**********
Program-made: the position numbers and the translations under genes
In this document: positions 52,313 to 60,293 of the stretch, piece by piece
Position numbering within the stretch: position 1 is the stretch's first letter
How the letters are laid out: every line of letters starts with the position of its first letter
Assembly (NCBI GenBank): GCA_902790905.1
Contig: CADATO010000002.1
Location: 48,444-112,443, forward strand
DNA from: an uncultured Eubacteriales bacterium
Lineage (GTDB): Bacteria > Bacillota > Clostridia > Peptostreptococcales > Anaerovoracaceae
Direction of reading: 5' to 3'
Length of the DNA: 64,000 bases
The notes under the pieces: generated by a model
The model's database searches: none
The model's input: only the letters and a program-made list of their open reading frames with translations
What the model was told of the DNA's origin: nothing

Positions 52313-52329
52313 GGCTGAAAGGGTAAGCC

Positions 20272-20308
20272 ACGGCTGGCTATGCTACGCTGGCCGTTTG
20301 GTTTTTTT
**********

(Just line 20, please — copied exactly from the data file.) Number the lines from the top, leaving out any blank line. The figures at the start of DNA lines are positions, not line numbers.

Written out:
20301 GTTTTTTT